As shown in Fig. 1(a), the Conventional Solar Chimney Power Plant (CSCPP) consists mainly of three components: the solar collector, the chimney, and the turbine. The solar collector is composed of a transparent roof material that allows the solar radiation to penetrate to the absorber (the soil in this case) and it is circular in shape, horizontally fixed allowing a gap between the canopy and the soil for the air movement underneath it; The chimney is constructed in the center of the collector; the turbine is installed at the chimney inlet. The CSCPP principle is simple, solar radiation penetrates through the canopy and heats the absorber. The air layer close to the absorber will heat up by natural convection then the hot air will flow under the collector and rise to the chimney outlet. The updraft in the chimney will rotate the turbine and deliver mechanical energy to its shaft. An attached generator to the turbine shaft will generate electricity. The CSCPP was originally proposed by Professor J. Schlaich of Stuttgart in 1968. In the 1980s, the principle was proven through eight years of continuous operation of a 50 kW experimental plant which was built in Manzanares, Spain. This experiment proved the feasibility and reliability of this novel technology [1].

The main limitation of the CSCPP is its low efficiency which is lower than 1%. Normally the efficiency is directly proportional with the square root of the chimney height [1]. The chimney height, therefore, must be as high as possible. Consequently, a substantial capital cost has to be incurred for constructing the chimney. The chimney height is also restricted by the technological constraints and restrictions on the construction materials. There are also the possibility of natural hazards such as earthquakes, which can easily destroy super high solar chimneys. Based on these facts, many researchers developed novel designs for the CSCPP to reduce capital cost and improve efficiency

Papageorgiou [3, 4] proposed to build higher and cheaper solar chimneys named floating solar chimneys, which can replace the conventional reinforced concrete solar chimneys. Zhou and Yang [5] proposed a novel solar chimney plant with a floating chimney stiffened onto a mountain-side and studied the resultant power in China's deserts. Another novel design for the solar chimney was proposed and discussed by Zhou et al. [6] which consists of a design for constructing a giant solar collector surrounding a hollow space excavated in a mountain in a steady-geology region. The giant hollow space in the mountain acts as an updraft chimney.

On the other hand, Bilegn et al. proposed a new design for the CSCPP for high latitude locations. As shown in Fig. 1(b), designing a solar chimney collector system on sloped surface or suitable hills has two major advantages. First, if the collector slope is optimized, the solar radiation received by the collector system may be improved to a satisfactory level for a year round operation. Second, a sloped surface constitutes a natural chimney; therefore the chimney height standing above the collector height may be reduced considerably, thus reducing civil engineering problems and cost [7]. This new design is called the Sloped Solar Updraft Power Plant (SSUPP).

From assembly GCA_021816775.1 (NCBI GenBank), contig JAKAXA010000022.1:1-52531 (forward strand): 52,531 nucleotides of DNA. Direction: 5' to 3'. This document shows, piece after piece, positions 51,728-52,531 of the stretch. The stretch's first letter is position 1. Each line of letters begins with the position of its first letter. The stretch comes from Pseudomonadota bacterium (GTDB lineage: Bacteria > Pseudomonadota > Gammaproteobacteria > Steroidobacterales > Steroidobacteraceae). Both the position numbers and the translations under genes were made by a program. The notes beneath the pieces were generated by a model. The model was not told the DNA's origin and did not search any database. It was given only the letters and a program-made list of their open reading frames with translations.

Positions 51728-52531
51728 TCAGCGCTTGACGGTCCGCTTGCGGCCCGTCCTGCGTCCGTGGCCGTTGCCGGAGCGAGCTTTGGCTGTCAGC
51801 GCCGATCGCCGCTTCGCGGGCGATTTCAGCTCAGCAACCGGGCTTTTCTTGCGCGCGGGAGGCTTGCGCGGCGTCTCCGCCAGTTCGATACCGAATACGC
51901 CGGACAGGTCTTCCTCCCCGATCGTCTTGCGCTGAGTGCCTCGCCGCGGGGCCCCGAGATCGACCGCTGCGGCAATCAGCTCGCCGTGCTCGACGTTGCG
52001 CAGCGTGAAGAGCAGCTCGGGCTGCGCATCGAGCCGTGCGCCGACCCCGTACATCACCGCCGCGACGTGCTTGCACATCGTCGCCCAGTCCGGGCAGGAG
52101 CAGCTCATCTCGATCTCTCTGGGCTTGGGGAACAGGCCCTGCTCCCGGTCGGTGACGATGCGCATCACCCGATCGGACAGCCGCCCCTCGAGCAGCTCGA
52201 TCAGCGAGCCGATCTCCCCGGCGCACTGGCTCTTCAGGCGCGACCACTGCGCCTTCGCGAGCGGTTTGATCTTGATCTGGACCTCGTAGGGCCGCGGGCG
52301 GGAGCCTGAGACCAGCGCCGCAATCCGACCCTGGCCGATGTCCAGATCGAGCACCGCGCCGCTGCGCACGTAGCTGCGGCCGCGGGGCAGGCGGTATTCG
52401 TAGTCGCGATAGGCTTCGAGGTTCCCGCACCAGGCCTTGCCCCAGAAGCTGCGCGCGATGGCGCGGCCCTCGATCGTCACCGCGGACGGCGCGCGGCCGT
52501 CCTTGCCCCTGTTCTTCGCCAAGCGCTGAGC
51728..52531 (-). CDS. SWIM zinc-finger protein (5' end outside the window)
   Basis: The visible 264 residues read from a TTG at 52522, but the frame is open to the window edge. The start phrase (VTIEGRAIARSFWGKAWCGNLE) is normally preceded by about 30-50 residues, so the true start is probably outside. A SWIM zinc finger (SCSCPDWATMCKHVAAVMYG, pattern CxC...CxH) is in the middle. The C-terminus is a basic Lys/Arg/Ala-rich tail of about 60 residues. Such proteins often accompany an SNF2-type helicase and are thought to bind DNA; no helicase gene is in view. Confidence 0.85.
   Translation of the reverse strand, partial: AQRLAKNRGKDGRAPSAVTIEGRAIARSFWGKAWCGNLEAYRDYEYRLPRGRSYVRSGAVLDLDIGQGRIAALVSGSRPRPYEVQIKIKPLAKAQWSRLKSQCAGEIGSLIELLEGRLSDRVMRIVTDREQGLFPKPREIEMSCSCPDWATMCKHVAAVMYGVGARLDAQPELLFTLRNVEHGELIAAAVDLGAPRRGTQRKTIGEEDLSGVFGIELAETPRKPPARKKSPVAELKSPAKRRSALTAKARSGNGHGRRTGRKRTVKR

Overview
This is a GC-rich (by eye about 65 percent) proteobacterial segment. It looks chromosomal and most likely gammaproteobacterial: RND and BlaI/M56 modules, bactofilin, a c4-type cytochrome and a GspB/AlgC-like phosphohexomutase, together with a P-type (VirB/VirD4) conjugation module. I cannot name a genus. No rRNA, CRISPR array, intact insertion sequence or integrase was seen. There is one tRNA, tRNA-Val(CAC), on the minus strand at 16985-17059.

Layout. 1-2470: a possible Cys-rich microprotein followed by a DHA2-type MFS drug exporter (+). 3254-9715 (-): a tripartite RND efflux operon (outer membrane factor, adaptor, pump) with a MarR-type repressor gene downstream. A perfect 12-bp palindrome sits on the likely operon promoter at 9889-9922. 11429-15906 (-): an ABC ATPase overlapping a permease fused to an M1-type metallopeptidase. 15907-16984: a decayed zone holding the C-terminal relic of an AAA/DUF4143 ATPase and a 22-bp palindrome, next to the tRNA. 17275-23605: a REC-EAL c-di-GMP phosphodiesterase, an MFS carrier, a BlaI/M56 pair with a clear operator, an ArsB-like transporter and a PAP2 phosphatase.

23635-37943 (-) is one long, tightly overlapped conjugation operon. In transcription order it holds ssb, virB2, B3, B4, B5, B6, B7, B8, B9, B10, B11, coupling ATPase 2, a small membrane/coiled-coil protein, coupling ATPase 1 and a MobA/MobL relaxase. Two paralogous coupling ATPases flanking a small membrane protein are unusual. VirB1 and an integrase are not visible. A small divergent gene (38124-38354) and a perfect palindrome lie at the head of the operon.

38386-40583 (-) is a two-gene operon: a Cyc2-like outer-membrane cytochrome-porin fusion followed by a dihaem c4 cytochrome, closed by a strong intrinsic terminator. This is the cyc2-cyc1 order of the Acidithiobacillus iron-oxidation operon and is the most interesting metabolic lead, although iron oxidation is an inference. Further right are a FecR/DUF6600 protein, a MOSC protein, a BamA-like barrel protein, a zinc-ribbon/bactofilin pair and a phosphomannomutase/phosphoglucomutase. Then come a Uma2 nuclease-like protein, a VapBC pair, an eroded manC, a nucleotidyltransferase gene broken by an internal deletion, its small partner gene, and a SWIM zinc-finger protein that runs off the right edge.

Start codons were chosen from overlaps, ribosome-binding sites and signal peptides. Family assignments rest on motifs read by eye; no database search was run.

[1, 2].

Fig. 1. Schematic of the solar chimney: (a) systems on horizontal surface at low latitudes; (b) systems in sloped surface at high latitudes [7].

Cao et al. discussed the use of SSUPP for providing electricity to remote villages in northwestern China and focus was on system and solar collector efficiencies [8]. Panse et al. developed a mathematical model that considers the total energy balance for inclined solar chimneys. In this study, the inclined face of the mountain acts like a chimney as well as a solar collector and no chimney is considered at the mountain apex [9]. In another study, Cao et al. reported a heat transfer model that is used to compare the performance of a conventional solar chimney power plant with two sloped solar chimney power plants having a collector oriented at 30° and 60°, respectively [10]. Koonsrisuk developed a mathematical model based on the continuity, momentum, energy, and state equations for the SSUPP [11]. Additional advantage in this model includes the dynamic pressure and the flow details within the collector. The same author compared the CSCPP with the SSUPP using the second law of thermodynamics in order to exam the entropy generation number and second-law efficiency. The mathematical models proposed by [11, 12] were used for the evaluation [13]. The results also showed that the increase in chimney height for both types will result in a lower entropy generation number. Zhou et al. [14] designed the solar collector of a SSUPP case and two CSCPP cases based on the 5 MW SSUPP proposed in Ottawa [7]. Results show that the expression containing no integral for the pressure potential of the conventional CSCPP , developed by Kroger and Blaine [15], is accurate for CSCPP based on a compressible fluid model, and that the expression containing no integral of pressure potential for SSUPP based on an incompressible fluid model , developed by Bilgen and Rheault [7], is not accurate for predicting the driving force of SSUPP, because it neglects the change of the atmosphere density with heights, the change of difference of the atmospheric density, and the density of the air current inside the short chimney with heights. The first experimental research for the SSUPP appeared in 2013 when Kalash et al. [16] erected a pilot SSUPP in Damascus University, Syria and investigated the sloped solar collector performance in cold weather.